The photographs in Federico Pacini‘s 2013 photobook entitled Purtroppo Ti Amo were all taken in the Italian town of Siena, where the author comes from and lives.
Do not expect a sunny and picturesque postcard image of this beautiful town. Pacini photographs the off-season, with its overcast skies and grey suburban areas.
With one single image per page, their carefully chosen order within the book creates rhythm and contrast and unfolds the story of the author’s multi-faceted intentions. Taken on a journey through images of empty spaces, accumulation of objects, portraits, close-ups of geometric details and large descriptive views, the viewer immediately notes some recurring themes, such as an attention to typography – a few words detach themselves: Moderno, Braccio, Fashion Italia, Miley Cyrus, Sala Slot Machine, Duomo, Auto Per Tutti, Elettricita, Siena Parcheggi, Hotel….
Another regular fixture is the all-pervasive Catholic religion, represented by a few familiar visual tokens, indicating the way in which religion still orchestrates life in small-town Italy.
Pacini’s photographic style is often inspired by the 20th century documentary tradition epitomised by someone like Walker Evans: focused, with frontal and often symmetrical composition. Pacini, however, has chosen colour photography to fit his purpose, bringing us closer to the contemporary universal use of colour images in the news, on TV and in magazines.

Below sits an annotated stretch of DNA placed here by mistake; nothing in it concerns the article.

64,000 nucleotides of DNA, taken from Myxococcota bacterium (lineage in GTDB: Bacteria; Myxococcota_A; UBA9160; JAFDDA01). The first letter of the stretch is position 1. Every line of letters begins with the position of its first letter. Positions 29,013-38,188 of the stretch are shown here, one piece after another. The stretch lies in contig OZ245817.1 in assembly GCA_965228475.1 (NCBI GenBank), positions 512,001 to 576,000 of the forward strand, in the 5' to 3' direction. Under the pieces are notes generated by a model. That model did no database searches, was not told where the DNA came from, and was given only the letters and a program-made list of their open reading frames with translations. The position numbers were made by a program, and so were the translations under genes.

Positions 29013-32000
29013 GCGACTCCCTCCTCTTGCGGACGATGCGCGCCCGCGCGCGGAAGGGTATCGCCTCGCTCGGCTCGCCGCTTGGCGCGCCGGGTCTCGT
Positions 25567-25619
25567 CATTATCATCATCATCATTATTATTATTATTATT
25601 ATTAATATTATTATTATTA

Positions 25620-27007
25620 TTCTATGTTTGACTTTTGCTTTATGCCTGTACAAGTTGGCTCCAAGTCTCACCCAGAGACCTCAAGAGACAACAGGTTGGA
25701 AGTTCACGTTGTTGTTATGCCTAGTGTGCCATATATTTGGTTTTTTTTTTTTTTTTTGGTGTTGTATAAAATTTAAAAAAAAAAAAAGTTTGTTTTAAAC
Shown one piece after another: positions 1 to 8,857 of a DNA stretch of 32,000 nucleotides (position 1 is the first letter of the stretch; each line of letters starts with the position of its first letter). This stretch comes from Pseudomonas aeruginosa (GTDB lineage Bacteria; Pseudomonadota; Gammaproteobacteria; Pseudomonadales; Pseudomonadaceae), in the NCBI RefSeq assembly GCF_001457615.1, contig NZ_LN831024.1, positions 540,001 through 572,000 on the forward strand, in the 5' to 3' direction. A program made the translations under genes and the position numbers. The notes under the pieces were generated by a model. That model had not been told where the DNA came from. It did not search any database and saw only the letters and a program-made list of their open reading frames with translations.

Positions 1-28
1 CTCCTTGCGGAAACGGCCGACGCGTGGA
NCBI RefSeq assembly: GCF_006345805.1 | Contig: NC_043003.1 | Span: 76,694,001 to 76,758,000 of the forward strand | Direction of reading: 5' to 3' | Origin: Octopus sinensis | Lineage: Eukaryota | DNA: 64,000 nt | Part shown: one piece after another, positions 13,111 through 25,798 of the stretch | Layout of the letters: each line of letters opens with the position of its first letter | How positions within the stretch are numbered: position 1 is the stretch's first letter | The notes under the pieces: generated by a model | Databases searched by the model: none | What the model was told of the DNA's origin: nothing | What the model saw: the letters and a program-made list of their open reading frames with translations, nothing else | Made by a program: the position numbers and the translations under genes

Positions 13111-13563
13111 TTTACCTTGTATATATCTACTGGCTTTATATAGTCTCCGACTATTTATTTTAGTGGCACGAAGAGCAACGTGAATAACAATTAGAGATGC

Secondly, a major difference between a mid-20th century photographer’s images and these lies in the notoriously hard to grasp “tone” of discourse, which scholar Elio Grazioli also alludes to in his opening text. Where Evans was revealing the modernity of his time, here Pacini adds layers of distance and irony, showing the outdated quality of the displays and advertising strategies he pictures.
The method of juxtaposition of the different elements that constitute this city creates criticality. For instance, the photographer shows us remnants of old advertising in which Anglo-Saxon culture has overlapped local tradition. Old posters, bus stops, pornographic material and billboards appear run down and discoloured. But even in this state of decay, they still occupy the urban visual frame. Their juxtaposition with religious symbols belonging to an old-fashioned type of religious faith (images of the Virgin Mary, gold-laden Eastern icons, Antiquity-inspired statuary, etc.) underlines a generational clash and the inadequacy of traditional religion.
Midway through the book, images of a volunteer group and their meeting room begin to appear, hinting at what seems to be Pacini’s actual concern in this project: the observation of the workings of society. Knowing that he has a background in Political Sciences leads us to think that this may be his angle of approach to both the photographic endeavour and his native city.
One realises upon close study that Purtroppo Ti Amo is not only a collection of meta-pictures of Siena where one can simply spot images of the city within images of the city, nor is it only a full circle whereby the whole project is a commentary about photography itself. To me, the book is first and foremost about the different spaces of social interaction, about these public spaces where people may gather and communities interact: the city itself, with all its parking lots and roadworks, the hospital or old people’s care home, the waiting room, the shop, the park, the bus stop, the fun fair and of course the church.